I did make progress this week, but it really felt slow yesterday. We pulled the support beams out of one side. Then we ran into a half-dozen hurdles. We have the new support beams cut and ready to be installed, but couldn't figure out how to get the bolts in under the existing wall before daylight ran out. Drats and double drats. It wasn't a physically overwhelming day, but it went on and on, and we never really reached the peak of what we set out to do. So it goes sometimes, I guess.
On the up side, the physical work and problem solving helped me take my mind off the uncertainties of the future, which seem to be looming larger these days. So the "drats" are balanced out by the gratitude of doing the work, of a friend to help, of dog companions, and a lot of other things easy to overlook when mental grey clouds gather.
Some of my spring break afternoons will be spent on The Possum. Today was a big day. Fernando rigged up a tarp over the trailer in case the clouds let loose. Then we removed the pop-out, the front wall and metal siding, entry door, and side window. Bummer (number 42) was that one of the door-side walls will have to be reframed due to water damage (my old friend by now). BUT . . . I'm feeling much closer to getting the foundational beams replaced at the bottom, which will hopefully start soon.
I started dismantling the front of the trailer this week. It was pretty daunting actually. I can see the damage now that I suspected was there. I'm not yet sure how to fix it (smile), but I can see it. Small steps, right?
New year, new trailer? It's actually still feeling pretty old at this point--and I still ask myself if it might not be better to just set it on the curb with a "free" sign, but not yet...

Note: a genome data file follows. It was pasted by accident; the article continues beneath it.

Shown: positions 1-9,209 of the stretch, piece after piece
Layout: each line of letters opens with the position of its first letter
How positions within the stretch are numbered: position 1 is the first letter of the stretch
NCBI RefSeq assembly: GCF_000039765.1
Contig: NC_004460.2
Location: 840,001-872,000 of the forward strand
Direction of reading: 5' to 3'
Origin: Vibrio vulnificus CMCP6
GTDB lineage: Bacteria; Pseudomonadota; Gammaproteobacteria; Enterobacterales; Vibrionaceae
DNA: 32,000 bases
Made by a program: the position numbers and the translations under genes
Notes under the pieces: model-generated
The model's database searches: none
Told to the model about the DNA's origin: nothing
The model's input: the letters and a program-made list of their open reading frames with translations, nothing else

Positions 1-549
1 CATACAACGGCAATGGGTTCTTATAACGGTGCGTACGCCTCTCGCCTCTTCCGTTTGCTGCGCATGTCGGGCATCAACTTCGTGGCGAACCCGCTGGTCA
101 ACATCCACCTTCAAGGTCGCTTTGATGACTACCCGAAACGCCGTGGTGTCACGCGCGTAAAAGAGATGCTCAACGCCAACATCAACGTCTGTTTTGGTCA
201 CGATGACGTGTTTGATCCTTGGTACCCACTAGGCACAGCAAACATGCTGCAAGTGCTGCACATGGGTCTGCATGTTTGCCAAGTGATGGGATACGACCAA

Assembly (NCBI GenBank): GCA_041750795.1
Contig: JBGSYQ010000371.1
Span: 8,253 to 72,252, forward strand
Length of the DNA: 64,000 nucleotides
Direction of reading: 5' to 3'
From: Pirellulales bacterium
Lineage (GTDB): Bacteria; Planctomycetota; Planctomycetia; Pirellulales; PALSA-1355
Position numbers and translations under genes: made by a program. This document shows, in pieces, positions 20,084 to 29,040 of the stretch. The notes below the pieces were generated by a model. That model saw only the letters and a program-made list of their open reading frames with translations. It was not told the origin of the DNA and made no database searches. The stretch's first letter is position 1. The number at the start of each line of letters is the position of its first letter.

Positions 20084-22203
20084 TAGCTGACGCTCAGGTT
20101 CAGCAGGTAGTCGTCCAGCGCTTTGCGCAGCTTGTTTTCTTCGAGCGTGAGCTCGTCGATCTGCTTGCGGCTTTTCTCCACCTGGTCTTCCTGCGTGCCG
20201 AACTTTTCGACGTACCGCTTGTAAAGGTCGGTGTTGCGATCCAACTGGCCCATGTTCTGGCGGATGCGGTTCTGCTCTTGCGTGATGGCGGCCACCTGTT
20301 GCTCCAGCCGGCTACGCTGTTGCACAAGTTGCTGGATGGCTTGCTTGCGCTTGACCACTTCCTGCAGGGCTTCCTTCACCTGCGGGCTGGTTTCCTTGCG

This week we cut out all the floor that needs replacing. My pal Fernando lent some muscle and know-how, which was essential for this two-person task (Thank you!). The real trouble is that the subfloor extends all the way to the very edge of the trailer, meaning that it is sandwiched between the walls and base of the trailer frame. So, how will we get the new piece back in that sandwich? I don't know the answer to that yet, but am doing some research.
After three months of neglecting the trailer because of other priorities, I'm back to The Possum again. In preparing to remove the floor, I decided to remove all the built-in elements on the sink-side of the trailer to have easier access. I'm not sure what this means for the future of the sink and stove, but one step at a time.
After getting the new roof down, I'm moving on to the back of the trailer, which I had not planned on having problems. I'm now pretty sure the corner seams are the source of the water. It just funnels down the poorly sealed seams and into the corners of the subfloor. As we pulled apart the lasagna of sheet metal, we got a better sense of the extent of the damage (which was worse that I originally thought it would be, but better than I started to fear!) on the floor and along some of the back frame. It did feel pretty daunting. The question is: with rain on the way, do I keep taking it apart and opening it up or stop, or . . . ? So I had to buy ANOTHER tarp that would cover the whole trailer so we could keep going. I picked up the supplies to rebuild a part of the frame, and some subfloor for this phase but the fixing will have to wait until the sun comes out again. Big thanks to Fernando for taking on the day's challenge.